Queer History

Naked Civil Servant

This is a companion piece to Naked Civil Servant: Queer Sex, Catholicism and Conformism in the Post-War London Diaries of George Lucas recently published in History Workshop Journal 96.

It used to be commonplace in the media to use the word ‘outrageous’ as code to indicate that a man in showbusiness was homosexual. Over-the-top costumes and mannerisms−think Liberace as depicted in Stephen Soderbergh’s film Behind the Candelabra (2013)−were, in fact, not outraging anyone much, so long as they remained firmly on-stage. During the 1950s and 1960s, male homosexuality remained criminalised in the United States and most of Europe. The sight of allegedly ‘effeminate’ men in everyday life was a subject for laughter and disgust, but there was panic about those individuals who were sufficiently virile to pass as heterosexual. This meant that queer lives were typically lived in secret, and most gay people were very careful not to write down incriminating accounts of their personal lives: Most, but not all. Every so often, a researcher has the pleasure of encountering something exceptional, in this case, a mostly complete set of diaries covering the years from 1949 to 2009 in which an otherwise ordinary, unflamboyant British civil servant described his everyday life in thousands of detailed pages. Not only that, but he illustrated the volumes with photographs of friends and lovers.

It is from these diaries that we learn how this man, Mr George Lucas, then aged 32 and working for the Board of Trade, spent a decidedly queer Christmas Day in 1957. He allowed himself a lie-in until 11.30am before a breakfast of ‘coffee, bread, butter, cheese, cherry cake, a hot mince pie and a tiny glass of ginger wine – over the electric fire while reading the Christmas number of “ONE”’ (a pioneering gay-rights magazine that was published in America from 1953 to 1967). His day continued with visits to cruise (look for sex) in Chadwell Heath and Becontree Parks near where he then lived in London’s eastern suburbs. He then journeyed into a surprisingly busy Trafalgar Square in the centre of town, which was, like the parks, a place for homosexual assignations. Being a Catholic with Irish parents, he attended Mass at the Roman Catholic chapel in nearby Warwick Street before having an omelette (five shillings and sixpence) at a Lyons café. He chatted with another man who was eating out on his own rather than at home with his family. He went for a drink in a pub, The Standard, which attracted a queer clientele. He then visited a local public toilet where another man picked up the soldier that he was interested in before his luck finally turned when he encountered a former Scots Guard in the doorway of a shoe shop who, for £1, was happy to go home with him.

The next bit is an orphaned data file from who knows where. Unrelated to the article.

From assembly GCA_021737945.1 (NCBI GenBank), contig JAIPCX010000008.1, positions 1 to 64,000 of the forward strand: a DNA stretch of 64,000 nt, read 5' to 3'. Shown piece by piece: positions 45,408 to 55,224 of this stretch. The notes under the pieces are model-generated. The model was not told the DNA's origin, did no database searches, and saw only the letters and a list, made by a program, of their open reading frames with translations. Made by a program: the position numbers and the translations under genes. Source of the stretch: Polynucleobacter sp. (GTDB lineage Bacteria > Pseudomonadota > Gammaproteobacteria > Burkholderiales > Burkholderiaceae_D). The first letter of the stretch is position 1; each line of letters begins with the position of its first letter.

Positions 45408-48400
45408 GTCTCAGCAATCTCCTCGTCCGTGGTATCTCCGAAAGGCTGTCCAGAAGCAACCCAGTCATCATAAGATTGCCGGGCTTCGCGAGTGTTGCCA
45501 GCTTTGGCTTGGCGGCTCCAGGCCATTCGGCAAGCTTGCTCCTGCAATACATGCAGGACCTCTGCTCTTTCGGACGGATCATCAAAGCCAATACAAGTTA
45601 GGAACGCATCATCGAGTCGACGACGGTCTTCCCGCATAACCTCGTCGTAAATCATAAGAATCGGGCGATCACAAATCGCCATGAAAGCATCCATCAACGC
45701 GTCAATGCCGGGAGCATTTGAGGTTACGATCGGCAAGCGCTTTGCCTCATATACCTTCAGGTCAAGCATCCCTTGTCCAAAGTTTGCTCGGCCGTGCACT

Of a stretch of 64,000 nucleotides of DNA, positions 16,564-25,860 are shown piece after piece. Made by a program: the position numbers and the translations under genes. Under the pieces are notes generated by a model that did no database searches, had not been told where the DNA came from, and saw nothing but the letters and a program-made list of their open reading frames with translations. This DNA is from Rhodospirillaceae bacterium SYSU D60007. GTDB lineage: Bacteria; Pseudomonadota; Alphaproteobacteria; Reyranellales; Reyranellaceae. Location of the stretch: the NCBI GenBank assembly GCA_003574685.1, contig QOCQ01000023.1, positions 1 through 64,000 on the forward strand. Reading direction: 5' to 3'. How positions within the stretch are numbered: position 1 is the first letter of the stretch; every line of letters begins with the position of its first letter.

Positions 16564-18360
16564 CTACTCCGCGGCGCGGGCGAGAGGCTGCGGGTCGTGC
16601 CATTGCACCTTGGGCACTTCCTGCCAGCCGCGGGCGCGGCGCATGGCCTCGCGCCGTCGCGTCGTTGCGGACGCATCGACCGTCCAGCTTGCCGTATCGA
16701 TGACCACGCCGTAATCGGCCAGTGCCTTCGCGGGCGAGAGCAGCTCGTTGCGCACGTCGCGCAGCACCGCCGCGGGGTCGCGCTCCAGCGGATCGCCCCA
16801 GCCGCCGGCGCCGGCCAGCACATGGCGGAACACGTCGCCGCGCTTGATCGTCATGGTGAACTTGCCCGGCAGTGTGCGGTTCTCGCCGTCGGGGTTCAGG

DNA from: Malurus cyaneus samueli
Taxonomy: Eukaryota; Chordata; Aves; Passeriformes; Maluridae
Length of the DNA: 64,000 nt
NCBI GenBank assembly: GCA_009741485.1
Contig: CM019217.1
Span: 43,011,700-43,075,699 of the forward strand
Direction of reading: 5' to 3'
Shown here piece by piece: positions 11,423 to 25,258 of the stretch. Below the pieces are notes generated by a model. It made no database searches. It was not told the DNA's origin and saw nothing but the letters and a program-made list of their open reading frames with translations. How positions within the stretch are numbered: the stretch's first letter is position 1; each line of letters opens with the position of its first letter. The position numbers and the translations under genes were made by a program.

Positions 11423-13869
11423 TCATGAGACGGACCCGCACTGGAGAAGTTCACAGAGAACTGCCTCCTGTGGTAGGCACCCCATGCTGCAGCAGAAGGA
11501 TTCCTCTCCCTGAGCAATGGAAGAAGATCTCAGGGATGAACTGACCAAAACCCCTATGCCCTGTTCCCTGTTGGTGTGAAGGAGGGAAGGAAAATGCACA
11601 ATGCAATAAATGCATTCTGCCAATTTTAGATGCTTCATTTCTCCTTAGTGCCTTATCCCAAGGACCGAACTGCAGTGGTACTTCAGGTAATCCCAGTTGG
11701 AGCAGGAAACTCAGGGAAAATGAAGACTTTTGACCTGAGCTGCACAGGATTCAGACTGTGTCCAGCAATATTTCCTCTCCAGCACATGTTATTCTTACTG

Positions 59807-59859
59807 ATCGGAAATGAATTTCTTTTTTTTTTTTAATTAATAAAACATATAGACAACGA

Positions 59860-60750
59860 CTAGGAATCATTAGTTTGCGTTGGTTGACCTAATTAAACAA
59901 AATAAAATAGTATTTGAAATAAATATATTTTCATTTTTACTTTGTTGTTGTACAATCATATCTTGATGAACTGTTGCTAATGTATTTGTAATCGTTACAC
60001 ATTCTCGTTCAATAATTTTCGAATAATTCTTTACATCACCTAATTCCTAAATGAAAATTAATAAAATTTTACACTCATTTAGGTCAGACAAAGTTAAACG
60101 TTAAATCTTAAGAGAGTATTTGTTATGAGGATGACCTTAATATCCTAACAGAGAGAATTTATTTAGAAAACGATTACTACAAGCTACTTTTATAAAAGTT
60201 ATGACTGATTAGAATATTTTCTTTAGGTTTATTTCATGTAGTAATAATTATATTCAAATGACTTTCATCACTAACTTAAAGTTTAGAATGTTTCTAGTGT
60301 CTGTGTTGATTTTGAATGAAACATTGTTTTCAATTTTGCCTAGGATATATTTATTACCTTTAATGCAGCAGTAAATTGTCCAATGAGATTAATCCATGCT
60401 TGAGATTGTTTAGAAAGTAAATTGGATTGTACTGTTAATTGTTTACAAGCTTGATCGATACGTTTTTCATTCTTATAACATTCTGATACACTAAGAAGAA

There are some, but not many, queer diaries that provide us with such an intimate contemporary snap-shot of sexual lives before the partial decriminalisation of gay sex in England and Wales in 1967. Perhaps the most famous British example is that of the queer playwright Joe Orton, whose diaries include descriptions of the cottaging (public toilet sex) scene in London. These have been hailed as providing ‘the most explicit depiction of ’60s gay sex’. Yet even these are far less detailed than those of George Lucas and have only survived as typescript copies of the originals. Whilst Orton became (in)famous for his daring plays, Lucas remained firmly in obscurity. But that is part of his charm and importance. His life tells us a great deal, by implication, about the lives of countless other queer men who lived outside the spotlight of celebrity. One thing that Lucas did share with Orton was a distinctive and entertaining literary style. This was brought out in the selection from the diaries that was read out on BBC Radio 4 by the actor Mart Gatiss in 2022.